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Star Trek: Deep Space Nine Rewatch: “The Die is Cast”


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Rereads and Rewatches Star Trek: Deep Space Nine

Star Trek: Deep Space Nine Rewatch: “The Die is Cast”


Published on January 3, 2014

“The Die is Cast”
Written by Ronald D. Moore
Directed by David Livingston
Season 3, Episode 21
Production episode 40512-467
Original air date: May 1, 1995
Stardate: unknown

Station log: After a summary of “Improbable Cause,” we see Bashir having lunch with O’Brien, which has a lot less conversation than Bashir’s used to with Garak. They’re interrupted by the arrival of the Cardassian/Romulan fleet Tain mentioned last time, which all decloak at once. At first Sisko thinks they’re under attack, but then the fleet goes into the wormhole.

On the warbird, Tain and Garak share a drink and reminisce over the good old days, and even admit that they’ve missed each other. Tain also mentions that he may need to have Mila executed, as she knows too much, but Garak pleads the case for sparing her, though he does it in such a way that it doesn’t look like he’s pleading.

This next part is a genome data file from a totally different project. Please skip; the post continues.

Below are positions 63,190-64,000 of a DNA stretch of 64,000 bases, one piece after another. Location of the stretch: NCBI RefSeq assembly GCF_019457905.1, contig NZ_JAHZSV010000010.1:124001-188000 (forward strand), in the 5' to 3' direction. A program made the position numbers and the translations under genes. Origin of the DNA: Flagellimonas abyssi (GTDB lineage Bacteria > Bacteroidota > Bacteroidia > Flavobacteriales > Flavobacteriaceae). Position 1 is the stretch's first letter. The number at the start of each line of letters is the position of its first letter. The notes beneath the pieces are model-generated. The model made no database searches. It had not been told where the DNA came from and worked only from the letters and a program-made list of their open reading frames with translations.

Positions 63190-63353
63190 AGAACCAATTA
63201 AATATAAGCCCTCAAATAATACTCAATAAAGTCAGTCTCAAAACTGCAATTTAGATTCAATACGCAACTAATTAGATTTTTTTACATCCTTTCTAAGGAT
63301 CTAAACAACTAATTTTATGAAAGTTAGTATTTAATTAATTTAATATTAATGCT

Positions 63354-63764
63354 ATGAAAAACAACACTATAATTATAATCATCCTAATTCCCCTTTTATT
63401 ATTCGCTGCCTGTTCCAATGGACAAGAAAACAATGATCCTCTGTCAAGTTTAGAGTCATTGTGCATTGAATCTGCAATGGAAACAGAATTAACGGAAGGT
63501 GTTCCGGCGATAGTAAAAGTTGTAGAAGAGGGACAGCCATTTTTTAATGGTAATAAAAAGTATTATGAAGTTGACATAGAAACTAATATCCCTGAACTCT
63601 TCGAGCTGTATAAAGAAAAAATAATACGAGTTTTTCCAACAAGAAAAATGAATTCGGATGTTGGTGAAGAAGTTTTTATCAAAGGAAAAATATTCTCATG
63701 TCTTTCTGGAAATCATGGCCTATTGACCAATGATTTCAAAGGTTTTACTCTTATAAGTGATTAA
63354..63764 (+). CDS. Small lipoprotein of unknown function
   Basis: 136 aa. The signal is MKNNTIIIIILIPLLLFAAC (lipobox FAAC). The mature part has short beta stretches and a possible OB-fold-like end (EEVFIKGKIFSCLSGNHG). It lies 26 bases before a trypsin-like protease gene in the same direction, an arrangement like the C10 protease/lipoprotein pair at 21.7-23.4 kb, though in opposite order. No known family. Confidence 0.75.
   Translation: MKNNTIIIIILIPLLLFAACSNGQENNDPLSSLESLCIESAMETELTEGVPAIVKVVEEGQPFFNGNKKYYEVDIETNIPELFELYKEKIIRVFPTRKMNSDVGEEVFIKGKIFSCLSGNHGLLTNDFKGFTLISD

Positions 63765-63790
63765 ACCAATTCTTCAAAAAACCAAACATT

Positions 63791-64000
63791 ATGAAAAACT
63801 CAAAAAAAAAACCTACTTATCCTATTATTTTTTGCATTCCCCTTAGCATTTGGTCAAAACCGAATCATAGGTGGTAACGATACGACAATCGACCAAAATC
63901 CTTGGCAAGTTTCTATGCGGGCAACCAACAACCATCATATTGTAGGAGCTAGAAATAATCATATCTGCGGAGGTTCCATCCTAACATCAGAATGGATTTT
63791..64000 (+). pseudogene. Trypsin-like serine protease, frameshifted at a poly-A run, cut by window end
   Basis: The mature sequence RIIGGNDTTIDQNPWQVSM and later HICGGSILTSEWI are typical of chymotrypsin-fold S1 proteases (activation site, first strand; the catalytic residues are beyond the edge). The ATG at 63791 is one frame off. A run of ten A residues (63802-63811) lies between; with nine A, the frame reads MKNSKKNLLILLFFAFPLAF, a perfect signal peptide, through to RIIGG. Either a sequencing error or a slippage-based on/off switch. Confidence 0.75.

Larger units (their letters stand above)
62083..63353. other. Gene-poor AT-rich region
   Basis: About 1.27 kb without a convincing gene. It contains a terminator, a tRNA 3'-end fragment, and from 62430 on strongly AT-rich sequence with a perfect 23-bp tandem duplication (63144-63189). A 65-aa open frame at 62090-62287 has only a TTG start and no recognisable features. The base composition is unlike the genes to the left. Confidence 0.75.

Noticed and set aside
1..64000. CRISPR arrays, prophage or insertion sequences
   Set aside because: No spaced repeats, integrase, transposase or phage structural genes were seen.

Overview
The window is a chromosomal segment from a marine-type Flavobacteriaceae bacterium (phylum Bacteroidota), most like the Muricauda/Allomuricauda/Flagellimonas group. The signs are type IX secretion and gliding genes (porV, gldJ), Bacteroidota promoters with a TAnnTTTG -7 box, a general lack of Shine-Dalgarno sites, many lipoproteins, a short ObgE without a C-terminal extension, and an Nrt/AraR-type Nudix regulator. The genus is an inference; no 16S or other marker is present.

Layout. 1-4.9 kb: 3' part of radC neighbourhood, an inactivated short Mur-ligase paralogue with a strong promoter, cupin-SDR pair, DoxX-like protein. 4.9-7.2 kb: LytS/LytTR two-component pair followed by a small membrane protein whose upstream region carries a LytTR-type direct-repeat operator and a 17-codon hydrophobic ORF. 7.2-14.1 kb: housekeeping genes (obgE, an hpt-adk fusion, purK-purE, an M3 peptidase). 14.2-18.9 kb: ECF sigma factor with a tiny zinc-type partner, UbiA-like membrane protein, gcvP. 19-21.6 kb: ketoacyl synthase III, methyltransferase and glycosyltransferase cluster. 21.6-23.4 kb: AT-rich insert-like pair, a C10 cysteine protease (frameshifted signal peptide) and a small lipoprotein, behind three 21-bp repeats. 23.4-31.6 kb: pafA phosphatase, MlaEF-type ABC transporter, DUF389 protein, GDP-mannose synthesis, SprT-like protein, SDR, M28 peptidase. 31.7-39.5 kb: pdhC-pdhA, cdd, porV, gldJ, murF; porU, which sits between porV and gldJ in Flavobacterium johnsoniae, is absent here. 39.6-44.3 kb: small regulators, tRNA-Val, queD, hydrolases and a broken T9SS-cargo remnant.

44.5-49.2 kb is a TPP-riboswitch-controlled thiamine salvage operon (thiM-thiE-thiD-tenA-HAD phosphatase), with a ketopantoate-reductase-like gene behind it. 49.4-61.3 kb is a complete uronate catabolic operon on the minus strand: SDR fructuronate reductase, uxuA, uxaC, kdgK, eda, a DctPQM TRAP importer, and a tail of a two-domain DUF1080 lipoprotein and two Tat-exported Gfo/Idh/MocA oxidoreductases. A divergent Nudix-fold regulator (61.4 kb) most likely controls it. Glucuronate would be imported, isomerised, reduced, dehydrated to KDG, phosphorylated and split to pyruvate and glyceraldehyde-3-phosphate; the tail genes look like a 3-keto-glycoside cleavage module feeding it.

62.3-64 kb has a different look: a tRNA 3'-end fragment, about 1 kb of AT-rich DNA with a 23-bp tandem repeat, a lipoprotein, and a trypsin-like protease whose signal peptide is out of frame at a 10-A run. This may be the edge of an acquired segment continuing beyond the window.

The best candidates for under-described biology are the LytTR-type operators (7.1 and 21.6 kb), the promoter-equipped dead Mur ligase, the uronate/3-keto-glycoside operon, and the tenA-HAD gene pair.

The verbal fencing is interrupted by Tain’s counterpart on the Romulan side, Colonel Lovok. They’ve re-cloaked and are headed to the Founders’ homeworld, and Odo is imprisoned. Tain assigns Garak with the task of interrogating Odo on the subject of his people.

Star Trek: Deep Space Nine Rewatch on The Die is Cast

Tain sent a prerecorded message to the Central Command as well as the Romulan Senate, explaining what he’s doing, and saying that this will cripple the Dominion, though the Jem’Hadar will likely strike back, at least until the supply of their drug runs out, at which point they’ll be helpless. Admiral Toddman shows the message to Sisko and his senior staff (Kira, Dax, Eddington, Bashir, and O’Brien) in the wardroom. Toddman orders DS9 evacuated of nonessential personnel and the Defiant on standby.